Our view: Trimming budgets and administrative salaries

DKS Editors

The chancellor of Washington University in St. Louis will take a 5 percent salary reduction Jan. 1. His base salary is $560,000 with a total compensation package of about $780,000.

The University of Pennsylvania president and her husband each made a $100,000 gift to the university to support undergraduate research. She earns more than $1 million, according to a recent story in the New York Times.

Even though these are both leaders of private institutions, leaders of public institutions are also finding ways to give some of their money back to their universities to send a poignant message that they are not above dealing with the tough economic times. Public university presidents have refused raises and bonuses and have made substantial contributions to their schools as well.

The president of the University of Connecticut refused a performance bonus after his first year, according to the Chronicle of Higher Education.

Closer to home, Dr. Lois Margaret Nora, president of NEOUCOM, donated one month’s worth of her salary, amounting to $26,666, to the school. It will go to scholarships and support for disadvantaged students, according to the Record-Courier.

These are uncommon but significant gestures, and even though they represent a fraction of cuts universities may be forced to make, they can be meaningful for the university community, even if they are largely symbolic. A similar gesture could be something for our own president to consider.

The rising cost of college is outpacing family income, according to a recent report from the National Center for Public Policy and Higher Education. College tuition and fees increased 439 percent from 1982 to 2007, adjusted for inflation, and the median family income only increased 147 percent. In the coming years, low-income students will find it increasingly difficult to cover college costs.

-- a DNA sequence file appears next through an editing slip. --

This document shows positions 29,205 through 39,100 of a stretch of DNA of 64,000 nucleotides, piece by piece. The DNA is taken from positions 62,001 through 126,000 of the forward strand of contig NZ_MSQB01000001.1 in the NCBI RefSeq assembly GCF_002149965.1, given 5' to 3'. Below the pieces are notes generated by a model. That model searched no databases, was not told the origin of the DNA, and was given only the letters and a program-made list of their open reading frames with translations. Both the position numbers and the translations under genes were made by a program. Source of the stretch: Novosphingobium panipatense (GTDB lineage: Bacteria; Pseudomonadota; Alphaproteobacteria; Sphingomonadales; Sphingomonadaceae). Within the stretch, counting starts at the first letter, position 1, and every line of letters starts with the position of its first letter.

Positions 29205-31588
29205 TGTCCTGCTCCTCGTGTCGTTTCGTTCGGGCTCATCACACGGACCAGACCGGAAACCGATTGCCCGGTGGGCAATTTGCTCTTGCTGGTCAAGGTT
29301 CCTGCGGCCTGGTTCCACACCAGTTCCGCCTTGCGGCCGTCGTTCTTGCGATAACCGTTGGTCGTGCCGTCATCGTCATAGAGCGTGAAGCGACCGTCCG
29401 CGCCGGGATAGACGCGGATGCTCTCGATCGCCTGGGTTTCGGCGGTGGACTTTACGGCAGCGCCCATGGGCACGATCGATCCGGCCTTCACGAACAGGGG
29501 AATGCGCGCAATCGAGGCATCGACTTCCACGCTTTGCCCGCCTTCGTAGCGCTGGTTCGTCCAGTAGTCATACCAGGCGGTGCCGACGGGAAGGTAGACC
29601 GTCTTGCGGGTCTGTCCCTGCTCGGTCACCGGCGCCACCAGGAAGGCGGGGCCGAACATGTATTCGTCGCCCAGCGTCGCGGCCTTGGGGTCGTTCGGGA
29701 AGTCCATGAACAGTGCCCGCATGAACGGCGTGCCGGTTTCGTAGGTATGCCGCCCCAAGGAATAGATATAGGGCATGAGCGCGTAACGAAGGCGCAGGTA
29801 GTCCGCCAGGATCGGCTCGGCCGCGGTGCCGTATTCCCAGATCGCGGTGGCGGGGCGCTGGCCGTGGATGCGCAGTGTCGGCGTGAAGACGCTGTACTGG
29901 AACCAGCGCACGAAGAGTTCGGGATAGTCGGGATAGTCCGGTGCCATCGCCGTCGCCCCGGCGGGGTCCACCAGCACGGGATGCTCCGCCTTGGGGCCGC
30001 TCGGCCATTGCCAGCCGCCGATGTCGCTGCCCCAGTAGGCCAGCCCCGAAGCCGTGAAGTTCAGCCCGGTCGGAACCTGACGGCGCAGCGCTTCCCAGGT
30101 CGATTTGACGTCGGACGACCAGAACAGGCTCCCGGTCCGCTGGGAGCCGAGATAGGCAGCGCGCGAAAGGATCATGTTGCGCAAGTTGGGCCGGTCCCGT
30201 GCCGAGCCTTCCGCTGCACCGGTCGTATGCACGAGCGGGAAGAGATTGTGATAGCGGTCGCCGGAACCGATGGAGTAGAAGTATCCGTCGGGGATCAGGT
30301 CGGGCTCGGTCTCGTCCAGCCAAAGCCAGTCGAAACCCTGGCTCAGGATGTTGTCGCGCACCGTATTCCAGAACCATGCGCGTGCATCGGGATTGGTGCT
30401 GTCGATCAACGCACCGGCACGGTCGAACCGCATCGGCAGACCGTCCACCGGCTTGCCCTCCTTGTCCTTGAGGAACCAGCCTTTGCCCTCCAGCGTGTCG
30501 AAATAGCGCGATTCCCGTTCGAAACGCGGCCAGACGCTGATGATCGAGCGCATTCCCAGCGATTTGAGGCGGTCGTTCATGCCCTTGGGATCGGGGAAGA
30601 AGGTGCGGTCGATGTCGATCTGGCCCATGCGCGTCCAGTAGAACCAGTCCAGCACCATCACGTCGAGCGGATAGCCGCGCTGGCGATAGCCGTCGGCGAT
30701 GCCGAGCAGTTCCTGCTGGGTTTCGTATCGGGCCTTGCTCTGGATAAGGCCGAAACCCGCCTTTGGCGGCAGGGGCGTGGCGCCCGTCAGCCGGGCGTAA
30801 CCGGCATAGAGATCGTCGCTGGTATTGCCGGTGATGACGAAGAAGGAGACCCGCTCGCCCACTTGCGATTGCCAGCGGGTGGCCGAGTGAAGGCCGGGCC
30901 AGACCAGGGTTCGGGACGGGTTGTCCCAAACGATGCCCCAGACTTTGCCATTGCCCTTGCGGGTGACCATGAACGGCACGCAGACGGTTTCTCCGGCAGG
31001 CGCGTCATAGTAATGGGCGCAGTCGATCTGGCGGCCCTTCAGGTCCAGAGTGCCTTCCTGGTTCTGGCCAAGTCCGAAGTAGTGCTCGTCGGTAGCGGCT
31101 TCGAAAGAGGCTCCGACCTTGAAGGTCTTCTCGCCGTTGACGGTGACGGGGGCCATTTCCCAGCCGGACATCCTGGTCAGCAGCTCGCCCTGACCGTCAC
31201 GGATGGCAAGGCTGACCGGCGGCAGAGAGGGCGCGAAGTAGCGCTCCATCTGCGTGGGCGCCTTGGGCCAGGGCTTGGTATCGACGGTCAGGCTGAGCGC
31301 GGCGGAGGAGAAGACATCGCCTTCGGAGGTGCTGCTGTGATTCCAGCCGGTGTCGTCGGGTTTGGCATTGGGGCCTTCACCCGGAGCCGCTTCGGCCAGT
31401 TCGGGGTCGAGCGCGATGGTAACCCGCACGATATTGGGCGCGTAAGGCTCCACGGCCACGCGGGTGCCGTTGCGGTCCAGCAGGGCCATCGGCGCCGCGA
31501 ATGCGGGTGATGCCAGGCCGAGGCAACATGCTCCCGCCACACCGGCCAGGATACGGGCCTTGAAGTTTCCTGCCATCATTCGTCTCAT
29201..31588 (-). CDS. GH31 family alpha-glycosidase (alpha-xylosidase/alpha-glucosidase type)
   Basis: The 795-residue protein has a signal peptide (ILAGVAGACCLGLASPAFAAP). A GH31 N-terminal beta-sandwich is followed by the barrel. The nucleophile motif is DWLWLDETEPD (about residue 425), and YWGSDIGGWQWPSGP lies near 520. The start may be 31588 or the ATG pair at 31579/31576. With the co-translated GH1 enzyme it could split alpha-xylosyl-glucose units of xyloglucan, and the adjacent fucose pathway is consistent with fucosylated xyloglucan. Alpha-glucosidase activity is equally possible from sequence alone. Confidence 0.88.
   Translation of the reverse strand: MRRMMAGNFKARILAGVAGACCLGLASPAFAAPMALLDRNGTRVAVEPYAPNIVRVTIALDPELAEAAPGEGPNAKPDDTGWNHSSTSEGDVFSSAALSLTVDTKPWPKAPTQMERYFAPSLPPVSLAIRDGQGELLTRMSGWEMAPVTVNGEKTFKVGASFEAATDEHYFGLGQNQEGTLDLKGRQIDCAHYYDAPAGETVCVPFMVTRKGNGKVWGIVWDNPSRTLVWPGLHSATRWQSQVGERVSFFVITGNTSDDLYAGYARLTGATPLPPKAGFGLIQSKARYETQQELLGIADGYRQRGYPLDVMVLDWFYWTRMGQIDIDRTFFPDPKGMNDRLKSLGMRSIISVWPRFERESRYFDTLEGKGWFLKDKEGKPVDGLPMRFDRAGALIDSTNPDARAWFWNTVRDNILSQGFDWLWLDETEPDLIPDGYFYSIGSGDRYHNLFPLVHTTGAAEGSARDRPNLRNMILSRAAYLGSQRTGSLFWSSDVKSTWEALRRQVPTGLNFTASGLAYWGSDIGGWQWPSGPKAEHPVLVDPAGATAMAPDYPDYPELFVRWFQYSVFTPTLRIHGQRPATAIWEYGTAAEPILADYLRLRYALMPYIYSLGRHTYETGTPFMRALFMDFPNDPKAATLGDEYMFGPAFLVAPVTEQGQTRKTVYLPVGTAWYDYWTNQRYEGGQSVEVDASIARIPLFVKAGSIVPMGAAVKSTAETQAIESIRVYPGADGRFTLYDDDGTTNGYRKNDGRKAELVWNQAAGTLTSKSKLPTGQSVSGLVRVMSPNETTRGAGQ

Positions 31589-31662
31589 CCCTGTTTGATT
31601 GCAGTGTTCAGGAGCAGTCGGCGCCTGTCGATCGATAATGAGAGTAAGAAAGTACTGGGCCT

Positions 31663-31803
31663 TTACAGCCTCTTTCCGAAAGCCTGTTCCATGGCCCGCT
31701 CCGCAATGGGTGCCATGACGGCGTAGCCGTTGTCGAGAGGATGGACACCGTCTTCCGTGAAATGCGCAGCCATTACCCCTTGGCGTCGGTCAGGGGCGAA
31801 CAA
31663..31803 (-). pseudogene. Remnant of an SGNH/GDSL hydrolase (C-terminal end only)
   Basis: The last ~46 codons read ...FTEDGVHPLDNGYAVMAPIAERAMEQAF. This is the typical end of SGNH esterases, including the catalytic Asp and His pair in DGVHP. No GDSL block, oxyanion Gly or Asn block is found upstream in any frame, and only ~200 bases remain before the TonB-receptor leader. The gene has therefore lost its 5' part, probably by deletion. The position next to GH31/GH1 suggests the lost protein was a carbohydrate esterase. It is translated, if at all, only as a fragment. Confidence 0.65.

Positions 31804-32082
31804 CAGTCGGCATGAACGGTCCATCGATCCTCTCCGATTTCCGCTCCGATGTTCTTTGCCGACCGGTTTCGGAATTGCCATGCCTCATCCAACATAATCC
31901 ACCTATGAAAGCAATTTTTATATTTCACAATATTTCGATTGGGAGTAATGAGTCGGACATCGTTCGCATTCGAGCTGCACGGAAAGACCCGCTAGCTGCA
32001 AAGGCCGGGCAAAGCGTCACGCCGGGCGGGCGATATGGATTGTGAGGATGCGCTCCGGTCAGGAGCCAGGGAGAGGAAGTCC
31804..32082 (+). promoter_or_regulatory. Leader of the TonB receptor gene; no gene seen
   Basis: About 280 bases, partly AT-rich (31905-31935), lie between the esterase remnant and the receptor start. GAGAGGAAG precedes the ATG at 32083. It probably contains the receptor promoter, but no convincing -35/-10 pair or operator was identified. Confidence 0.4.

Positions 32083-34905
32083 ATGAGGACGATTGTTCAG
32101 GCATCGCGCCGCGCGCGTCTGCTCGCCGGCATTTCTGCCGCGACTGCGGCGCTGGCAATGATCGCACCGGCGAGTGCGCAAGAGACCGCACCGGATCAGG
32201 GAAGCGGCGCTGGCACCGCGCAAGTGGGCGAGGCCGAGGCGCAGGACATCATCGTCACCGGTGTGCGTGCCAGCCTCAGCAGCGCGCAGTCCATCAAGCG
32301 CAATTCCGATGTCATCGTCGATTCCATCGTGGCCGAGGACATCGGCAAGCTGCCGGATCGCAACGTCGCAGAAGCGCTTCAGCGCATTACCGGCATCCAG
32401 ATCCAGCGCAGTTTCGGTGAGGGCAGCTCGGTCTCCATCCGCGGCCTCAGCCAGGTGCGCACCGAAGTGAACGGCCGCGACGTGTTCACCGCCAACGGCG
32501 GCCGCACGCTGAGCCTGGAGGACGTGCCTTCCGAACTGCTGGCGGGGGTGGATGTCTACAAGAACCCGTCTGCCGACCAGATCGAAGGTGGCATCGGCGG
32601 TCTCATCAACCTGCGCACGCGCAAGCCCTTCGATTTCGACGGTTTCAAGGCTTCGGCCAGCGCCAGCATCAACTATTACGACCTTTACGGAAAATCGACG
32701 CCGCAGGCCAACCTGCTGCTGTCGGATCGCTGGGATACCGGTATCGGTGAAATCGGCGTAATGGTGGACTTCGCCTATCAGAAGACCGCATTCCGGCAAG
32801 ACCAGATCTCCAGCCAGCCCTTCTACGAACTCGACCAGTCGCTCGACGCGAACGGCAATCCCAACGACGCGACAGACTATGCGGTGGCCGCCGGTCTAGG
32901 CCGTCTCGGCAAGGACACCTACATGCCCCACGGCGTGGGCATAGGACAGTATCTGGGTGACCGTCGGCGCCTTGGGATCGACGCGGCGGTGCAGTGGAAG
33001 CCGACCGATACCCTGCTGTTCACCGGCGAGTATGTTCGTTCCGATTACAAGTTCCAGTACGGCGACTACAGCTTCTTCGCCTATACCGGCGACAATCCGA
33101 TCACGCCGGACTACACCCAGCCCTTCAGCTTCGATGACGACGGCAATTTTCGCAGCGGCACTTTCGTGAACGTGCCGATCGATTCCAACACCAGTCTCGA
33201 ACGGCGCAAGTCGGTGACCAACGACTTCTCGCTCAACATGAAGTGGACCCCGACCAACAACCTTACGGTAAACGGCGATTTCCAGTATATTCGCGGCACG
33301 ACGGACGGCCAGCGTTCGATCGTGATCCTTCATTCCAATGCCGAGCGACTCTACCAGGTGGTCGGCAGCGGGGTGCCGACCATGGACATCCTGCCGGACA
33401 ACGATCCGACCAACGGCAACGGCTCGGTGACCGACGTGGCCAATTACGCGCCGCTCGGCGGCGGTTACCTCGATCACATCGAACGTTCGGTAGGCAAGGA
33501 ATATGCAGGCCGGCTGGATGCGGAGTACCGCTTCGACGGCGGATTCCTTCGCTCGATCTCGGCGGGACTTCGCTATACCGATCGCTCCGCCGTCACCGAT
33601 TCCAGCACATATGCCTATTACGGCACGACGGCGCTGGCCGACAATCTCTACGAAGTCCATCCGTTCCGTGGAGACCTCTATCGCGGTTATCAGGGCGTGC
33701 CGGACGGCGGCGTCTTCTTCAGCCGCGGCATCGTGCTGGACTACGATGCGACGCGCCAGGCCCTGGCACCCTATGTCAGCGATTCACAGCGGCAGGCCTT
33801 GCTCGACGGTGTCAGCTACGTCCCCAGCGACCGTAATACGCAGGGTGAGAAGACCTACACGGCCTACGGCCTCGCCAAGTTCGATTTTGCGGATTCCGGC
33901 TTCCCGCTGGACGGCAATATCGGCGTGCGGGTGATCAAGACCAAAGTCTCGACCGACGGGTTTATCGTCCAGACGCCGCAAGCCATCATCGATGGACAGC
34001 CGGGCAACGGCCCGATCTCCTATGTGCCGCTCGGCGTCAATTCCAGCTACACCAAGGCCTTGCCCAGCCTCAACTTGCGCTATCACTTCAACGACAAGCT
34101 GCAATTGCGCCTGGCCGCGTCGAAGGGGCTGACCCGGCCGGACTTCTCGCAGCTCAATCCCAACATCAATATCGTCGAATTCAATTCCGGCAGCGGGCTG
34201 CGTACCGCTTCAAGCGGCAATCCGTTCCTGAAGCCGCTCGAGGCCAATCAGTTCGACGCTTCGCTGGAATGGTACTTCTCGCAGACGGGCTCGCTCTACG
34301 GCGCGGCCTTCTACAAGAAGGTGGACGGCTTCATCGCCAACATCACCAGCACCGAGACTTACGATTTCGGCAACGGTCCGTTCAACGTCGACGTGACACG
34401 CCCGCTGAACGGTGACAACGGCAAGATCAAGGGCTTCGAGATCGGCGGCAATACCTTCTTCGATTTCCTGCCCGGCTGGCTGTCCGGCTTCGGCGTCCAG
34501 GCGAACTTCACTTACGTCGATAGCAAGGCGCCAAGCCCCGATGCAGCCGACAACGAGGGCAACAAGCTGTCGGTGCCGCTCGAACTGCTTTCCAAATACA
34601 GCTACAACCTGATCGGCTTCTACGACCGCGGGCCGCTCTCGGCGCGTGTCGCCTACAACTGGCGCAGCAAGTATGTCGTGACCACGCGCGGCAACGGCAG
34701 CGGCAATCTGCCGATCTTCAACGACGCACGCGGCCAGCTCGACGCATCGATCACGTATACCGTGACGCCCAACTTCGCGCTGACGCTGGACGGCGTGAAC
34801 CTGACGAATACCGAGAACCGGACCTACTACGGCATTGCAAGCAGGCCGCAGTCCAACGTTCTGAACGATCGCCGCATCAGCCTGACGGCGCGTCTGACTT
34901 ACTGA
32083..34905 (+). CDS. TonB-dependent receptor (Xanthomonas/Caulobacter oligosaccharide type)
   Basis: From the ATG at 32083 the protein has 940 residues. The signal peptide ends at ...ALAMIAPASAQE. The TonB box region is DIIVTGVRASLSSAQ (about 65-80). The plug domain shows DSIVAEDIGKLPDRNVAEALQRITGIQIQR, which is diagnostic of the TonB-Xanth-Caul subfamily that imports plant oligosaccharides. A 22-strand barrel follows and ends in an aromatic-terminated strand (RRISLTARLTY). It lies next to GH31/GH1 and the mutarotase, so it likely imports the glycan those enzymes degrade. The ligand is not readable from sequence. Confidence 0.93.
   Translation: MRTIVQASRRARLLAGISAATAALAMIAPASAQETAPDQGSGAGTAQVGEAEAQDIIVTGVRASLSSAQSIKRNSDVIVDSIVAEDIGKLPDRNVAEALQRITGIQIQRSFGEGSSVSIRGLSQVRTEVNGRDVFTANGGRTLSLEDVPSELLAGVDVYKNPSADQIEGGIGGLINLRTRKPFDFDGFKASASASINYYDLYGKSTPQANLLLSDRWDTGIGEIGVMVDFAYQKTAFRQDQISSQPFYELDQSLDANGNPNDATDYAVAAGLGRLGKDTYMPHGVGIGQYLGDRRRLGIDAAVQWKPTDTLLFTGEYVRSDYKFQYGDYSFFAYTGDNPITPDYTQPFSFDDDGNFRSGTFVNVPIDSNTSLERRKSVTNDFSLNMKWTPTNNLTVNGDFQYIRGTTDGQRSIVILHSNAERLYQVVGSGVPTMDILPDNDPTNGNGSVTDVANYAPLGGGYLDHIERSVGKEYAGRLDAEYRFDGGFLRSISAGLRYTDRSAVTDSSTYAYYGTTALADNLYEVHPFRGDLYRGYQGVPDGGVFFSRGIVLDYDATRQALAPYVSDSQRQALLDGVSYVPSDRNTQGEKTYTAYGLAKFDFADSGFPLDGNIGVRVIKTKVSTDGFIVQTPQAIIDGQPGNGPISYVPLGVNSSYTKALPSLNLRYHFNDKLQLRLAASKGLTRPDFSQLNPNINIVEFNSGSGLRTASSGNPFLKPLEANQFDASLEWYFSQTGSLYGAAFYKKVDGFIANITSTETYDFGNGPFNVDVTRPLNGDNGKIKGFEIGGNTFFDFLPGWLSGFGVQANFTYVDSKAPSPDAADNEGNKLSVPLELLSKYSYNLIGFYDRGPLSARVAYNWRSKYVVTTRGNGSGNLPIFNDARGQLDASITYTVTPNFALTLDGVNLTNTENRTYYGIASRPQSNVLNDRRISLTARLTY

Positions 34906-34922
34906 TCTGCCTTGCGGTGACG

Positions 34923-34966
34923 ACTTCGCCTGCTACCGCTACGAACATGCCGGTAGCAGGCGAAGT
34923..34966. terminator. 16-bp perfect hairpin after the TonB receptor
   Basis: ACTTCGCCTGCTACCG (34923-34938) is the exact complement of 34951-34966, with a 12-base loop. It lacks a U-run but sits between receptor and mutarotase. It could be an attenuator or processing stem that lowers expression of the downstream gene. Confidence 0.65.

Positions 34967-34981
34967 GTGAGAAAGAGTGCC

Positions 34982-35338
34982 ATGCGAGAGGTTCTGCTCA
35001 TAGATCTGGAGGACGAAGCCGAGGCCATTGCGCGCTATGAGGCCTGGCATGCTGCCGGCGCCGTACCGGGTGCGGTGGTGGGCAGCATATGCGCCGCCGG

Also, many colleges, including Kent State, are suffering from losses to their endowments. University administrators are looking at ways to cut costs, and they may have few options. But they should try to think of creative ways to save money and minimize the negative financial effects for students.

Another source of public university funding may take a hit as Ohio’s $53.4 billion, two-year budget faces a $640 million shortfall. Gov. Ted Strickland, among other state governors, has asked for federal help in the form of $5 billion in block grants. There is no word yet if after the two-year tuition freeze ends, colleges and universities in Ohio will be able to raise tuition. If this happens, there is probably little doubt tuition at Kent State will increase.

Students will have to toughen up, but college administrators should make every effort to help ease their financial burden.

The above editorial is the consensus opinion of the Daily Kent Stater editorial board.